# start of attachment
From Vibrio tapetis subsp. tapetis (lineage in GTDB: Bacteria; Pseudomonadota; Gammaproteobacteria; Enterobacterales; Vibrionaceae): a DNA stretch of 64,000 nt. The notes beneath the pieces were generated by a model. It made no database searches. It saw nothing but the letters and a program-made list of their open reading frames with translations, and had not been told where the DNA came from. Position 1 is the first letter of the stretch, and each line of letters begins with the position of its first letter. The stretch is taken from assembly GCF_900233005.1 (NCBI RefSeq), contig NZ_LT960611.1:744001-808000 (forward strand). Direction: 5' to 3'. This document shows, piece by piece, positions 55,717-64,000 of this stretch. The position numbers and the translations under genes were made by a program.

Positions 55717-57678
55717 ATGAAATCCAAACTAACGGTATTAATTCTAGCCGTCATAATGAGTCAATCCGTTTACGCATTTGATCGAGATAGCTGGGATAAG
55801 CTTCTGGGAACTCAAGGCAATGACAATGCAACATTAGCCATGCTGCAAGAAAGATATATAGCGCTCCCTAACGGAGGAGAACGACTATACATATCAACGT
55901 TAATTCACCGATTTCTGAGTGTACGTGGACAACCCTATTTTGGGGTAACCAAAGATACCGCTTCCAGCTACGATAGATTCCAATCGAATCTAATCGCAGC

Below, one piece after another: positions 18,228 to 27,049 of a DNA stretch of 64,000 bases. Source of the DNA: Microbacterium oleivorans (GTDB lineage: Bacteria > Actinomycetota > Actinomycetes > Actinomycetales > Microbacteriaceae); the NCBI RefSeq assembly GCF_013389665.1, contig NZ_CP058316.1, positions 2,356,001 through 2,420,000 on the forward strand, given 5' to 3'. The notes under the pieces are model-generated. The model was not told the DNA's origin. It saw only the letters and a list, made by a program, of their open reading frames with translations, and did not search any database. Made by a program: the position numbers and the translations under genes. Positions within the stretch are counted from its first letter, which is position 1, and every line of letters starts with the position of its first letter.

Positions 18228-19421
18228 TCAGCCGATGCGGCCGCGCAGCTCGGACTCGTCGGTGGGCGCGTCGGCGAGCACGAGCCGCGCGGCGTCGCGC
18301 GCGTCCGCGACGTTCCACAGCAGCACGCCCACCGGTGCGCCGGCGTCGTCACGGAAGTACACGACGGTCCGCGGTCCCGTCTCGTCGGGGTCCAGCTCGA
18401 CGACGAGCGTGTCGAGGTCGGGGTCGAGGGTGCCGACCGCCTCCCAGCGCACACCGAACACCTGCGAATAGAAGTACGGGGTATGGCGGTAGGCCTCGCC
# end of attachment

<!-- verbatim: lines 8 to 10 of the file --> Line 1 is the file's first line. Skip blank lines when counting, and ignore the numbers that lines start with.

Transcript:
18228 TCAGCCGATGCGGCCGCGCAGCTCGGACTCGTCGGTGGGCGCGTCGGCGAGCACGAGCCGCGCGGCGTCGCGC
18301 GCGTCCGCGACGTTCCACAGCAGCACGCCCACCGGTGCGCCGGCGTCGTCACGGAAGTACACGACGGTCCGCGGTCCCGTCTCGTCGGGGTCCAGCTCGA
18401 CGACGAGCGTGTCGAGGTCGGGGTCGAGGGTGCCGACCGCCTCCCAGCGCACACCGAACACCTGCGAATAGAAGTACGGGGTATGGCGGTAGGCCTCGCC